Insect Photos

Just click on the photo to see a larger copy of it.  All these images were cropped for size purposes, the originals have more of a "border", and usually look better.


Probably the same baby praying manits spotted last month.

A baby praying manits.

A real close-up of a dragon fly.

Bee at the Chadds Ford Winery.

A dragonfly on the volleyball net.
With a close-up too.

A green spider on a balcony post.



@#$%&! Bagworms
There are these parasite insects what I believe are called bagworms. They make little cacoon-like nests that hang down from branches and the evergreen equivalent of tree leaves.  One way they hang their cacoons is to wrap their "web" around the branch - obviously this is bad for the branch.  Also, the cacoon is made of small pieces (needles, if you will, though Junipers technically don't have needles) so they can be a little hard to see. The cacoons can be from a fraction of an inch (¼ or less) to almost two inches.  Here is an example of one:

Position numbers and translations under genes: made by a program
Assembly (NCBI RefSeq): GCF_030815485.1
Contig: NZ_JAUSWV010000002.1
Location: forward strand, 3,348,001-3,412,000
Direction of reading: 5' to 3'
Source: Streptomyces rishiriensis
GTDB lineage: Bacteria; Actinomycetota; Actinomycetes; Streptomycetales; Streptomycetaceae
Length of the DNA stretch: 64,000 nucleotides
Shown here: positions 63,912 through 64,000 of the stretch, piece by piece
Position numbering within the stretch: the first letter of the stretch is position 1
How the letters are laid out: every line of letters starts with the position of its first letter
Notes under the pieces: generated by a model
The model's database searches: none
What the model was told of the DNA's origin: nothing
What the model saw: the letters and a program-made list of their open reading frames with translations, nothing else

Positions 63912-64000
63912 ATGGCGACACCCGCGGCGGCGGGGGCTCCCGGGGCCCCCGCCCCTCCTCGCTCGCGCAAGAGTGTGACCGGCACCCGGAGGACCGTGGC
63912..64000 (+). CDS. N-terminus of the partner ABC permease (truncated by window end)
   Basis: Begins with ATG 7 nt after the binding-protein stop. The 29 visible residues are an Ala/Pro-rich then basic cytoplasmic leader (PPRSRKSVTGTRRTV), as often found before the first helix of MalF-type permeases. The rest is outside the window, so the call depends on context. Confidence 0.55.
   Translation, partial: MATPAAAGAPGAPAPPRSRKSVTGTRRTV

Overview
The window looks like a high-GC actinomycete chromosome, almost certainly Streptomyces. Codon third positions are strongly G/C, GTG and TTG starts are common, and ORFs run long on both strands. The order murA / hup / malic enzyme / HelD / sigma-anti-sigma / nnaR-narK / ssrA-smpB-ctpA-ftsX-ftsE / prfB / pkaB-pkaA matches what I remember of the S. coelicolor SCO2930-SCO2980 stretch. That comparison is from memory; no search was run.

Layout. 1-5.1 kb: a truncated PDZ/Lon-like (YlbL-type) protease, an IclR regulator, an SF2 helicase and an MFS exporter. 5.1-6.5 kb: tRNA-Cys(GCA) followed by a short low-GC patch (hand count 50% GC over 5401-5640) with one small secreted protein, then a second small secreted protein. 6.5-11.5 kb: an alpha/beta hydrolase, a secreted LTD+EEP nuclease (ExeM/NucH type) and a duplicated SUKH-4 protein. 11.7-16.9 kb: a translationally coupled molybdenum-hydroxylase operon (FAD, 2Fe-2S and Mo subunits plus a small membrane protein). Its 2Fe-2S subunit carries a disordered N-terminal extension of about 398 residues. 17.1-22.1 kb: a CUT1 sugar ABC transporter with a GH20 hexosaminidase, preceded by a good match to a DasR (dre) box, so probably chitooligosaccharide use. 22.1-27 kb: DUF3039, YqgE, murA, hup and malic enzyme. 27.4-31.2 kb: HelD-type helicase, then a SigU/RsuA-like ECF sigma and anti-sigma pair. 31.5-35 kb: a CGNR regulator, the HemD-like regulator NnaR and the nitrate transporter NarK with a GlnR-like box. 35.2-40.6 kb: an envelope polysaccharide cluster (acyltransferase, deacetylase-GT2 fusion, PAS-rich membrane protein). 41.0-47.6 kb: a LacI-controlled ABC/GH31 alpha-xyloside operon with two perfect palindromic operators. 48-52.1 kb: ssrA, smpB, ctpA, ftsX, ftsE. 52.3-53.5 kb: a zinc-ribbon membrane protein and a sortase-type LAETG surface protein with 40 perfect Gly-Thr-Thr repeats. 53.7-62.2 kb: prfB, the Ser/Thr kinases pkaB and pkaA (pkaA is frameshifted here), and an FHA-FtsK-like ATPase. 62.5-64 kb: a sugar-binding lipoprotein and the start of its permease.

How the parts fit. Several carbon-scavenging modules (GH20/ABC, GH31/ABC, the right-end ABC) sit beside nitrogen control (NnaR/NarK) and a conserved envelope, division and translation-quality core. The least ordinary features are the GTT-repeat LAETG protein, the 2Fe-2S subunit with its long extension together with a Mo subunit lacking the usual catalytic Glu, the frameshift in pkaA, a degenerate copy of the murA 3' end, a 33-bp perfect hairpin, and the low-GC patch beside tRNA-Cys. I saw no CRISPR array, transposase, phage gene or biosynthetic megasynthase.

We have this Juniper bush at the end of our sidewalk. In this picture, for reference, it is seven or so feet tall, and seven or so feet wide.  If you zoom in (if you want), you can see the bagworms in this picture - there are hundreds, if not more than a thousand of them:

If you choose not to zoom in, here are two close-up shots:

These little @#$$%&'ers just engulfed the bush.  I spent two hours picking off the cacoons.  I found the most effective way to kill the little @$%^&s was to squeeze them between two fingers while pulling them off (yes, I wore gloves). I found that 95% or more of the cacoons were indeed occupied (use your imagination to figure out how I knew).  This is the result of the plucking (and this isn't all of them):

I then sprayed the bush with a pesticide.  Hopefully I will be able to help at least one person save a bush or a tree.
Watch for these destructive little @$%^&*s.  They must be removed and killed.  I also recommend spraying as well.
An interestingly colored moth

A rather large ant (it was about 1" long)

A moth(?) in the grass in the back yard.